Reducing Intergroup Prejudice and Conflict Using the Media: A Field Experiment in Rwanda

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496 Scopus citations


Can the media reduce intergroup prejudice and conflict? Despite the high stakes of this question, understanding of the mass media's role in shaping prejudiced beliefs, norms, and behavior is limited. A yearlong field experiment in Rwanda tested the impact of a radio soap opera featuring messages about reducing intergroup prejudice, violence, and trauma in 2 fictional Rwandan communities. Compared with a control group who listened to a health radio soap opera, listeners' perceptions of social norms and their behaviors changed with respect to intermarriage, open dissent, trust, empathy, cooperation, and trauma healing. However, the radio program did little to change listeners' personal beliefs. Group discussion and emotion were implicated in the process of media influence. Taken together, the results point to an integrated model of behavioral prejudice and conflict reduction that prioritizes the communication of social norms over changes in personal beliefs.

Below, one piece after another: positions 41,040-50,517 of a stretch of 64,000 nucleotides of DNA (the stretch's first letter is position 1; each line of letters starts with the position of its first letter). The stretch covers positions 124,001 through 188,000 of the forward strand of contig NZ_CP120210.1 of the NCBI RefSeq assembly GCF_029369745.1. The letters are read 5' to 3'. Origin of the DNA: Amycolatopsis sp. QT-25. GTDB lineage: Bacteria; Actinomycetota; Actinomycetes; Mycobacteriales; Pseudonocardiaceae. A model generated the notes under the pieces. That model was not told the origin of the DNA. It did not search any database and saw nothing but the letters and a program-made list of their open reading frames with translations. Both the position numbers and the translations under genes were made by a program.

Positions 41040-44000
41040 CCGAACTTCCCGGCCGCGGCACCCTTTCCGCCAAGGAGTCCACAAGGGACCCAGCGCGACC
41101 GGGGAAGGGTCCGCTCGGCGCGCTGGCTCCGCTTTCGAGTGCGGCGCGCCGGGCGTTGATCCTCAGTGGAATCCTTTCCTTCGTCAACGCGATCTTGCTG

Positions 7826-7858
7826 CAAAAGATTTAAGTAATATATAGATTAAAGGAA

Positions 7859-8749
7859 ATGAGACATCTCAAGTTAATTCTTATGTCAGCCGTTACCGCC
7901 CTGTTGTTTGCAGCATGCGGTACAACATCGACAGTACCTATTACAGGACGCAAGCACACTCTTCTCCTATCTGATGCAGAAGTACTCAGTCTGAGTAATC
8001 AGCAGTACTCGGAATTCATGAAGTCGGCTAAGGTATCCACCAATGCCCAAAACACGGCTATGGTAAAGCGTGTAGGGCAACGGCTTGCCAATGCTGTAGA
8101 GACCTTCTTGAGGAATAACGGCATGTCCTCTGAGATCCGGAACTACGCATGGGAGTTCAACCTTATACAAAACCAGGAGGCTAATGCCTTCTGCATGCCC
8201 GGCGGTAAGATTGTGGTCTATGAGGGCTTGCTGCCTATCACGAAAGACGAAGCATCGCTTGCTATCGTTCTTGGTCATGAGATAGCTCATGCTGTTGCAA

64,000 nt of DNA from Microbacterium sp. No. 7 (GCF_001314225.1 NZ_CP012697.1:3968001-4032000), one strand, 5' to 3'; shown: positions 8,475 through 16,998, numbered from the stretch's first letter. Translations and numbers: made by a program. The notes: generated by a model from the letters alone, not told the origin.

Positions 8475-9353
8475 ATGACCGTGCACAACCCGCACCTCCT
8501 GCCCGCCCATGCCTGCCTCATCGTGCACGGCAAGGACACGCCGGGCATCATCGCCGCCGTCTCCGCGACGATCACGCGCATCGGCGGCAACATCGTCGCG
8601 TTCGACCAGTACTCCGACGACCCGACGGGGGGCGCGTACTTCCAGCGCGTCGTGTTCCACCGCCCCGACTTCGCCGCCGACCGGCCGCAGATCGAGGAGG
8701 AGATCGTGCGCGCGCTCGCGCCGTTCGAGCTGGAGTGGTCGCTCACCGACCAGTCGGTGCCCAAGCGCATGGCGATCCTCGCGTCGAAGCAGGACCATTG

Original languageEnglish (US)
Pages (from-to)574-587
Number of pages14
JournalJournal of personality and social psychology
Issue number3
StatePublished - Mar 2009
Externally publishedYes

All Science Journal Classification (ASJC) codes

  • Social Psychology
  • Sociology and Political Science


  • conflict
  • field experiment
  • media
  • prejudice
  • social norms


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